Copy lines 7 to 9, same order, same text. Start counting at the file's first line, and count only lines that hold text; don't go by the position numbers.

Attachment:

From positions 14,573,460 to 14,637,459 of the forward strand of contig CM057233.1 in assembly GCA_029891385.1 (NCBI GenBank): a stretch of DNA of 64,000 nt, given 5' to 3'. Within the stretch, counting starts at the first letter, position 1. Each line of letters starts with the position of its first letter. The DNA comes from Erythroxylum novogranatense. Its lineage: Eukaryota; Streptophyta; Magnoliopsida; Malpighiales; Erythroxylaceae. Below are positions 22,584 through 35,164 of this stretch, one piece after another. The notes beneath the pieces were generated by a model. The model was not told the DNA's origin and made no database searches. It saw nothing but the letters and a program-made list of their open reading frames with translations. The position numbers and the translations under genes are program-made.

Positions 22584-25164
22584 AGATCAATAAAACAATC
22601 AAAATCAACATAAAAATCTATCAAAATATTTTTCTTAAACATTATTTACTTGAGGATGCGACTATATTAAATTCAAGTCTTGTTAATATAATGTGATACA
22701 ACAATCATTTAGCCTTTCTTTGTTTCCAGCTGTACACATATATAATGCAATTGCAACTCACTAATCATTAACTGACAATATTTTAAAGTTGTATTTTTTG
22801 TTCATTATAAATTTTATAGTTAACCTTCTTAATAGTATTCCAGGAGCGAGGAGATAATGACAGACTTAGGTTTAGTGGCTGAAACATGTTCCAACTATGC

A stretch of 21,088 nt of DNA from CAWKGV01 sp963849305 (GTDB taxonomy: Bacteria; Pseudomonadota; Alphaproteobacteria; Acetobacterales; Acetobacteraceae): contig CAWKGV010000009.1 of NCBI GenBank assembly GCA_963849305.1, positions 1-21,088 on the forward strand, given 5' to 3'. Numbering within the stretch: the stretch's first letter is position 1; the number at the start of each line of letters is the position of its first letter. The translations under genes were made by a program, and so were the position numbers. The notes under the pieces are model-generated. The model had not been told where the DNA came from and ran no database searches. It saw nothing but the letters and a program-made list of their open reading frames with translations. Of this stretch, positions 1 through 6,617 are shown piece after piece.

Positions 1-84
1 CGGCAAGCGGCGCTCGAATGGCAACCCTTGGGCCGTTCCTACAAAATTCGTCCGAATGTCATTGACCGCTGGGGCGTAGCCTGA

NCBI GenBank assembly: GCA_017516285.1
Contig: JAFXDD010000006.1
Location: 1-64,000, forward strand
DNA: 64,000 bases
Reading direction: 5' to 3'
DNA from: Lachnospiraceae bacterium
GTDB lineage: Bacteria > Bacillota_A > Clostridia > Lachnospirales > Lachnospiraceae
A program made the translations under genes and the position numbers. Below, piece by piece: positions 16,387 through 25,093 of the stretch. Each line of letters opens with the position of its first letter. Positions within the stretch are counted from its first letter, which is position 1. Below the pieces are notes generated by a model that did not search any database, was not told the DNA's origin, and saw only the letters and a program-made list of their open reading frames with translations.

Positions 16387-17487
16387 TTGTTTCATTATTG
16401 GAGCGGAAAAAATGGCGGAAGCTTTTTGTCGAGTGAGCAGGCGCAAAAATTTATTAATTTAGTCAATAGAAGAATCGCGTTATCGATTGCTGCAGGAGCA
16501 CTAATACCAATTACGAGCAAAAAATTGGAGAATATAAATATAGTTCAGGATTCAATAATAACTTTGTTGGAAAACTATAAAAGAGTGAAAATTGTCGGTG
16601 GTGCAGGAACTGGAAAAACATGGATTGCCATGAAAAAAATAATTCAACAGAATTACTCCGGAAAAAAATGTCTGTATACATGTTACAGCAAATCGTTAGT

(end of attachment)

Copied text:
A stretch of 21,088 nt of DNA from CAWKGV01 sp963849305 (GTDB taxonomy: Bacteria; Pseudomonadota; Alphaproteobacteria; Acetobacterales; Acetobacteraceae): contig CAWKGV010000009.1 of NCBI GenBank assembly GCA_963849305.1, positions 1-21,088 on the forward strand, given 5' to 3'. Numbering within the stretch: the stretch's first letter is position 1; the number at the start of each line of letters is the position of its first letter. The translations under genes were made by a program, and so were the position numbers. The notes under the pieces are model-generated. The model had not been told where the DNA came from and ran no database searches. It saw nothing but the letters and a program-made list of their open reading frames with translations. Of this stretch, positions 1 through 6,617 are shown piece after piece.

Positions 1-84
1 CGGCAAGCGGCGCTCGAATGGCAACCCTTGGGCCGTTCCTACAAAATTCGTCCGAATGTCATTGACCGCTGGGGCGTAGCCTGA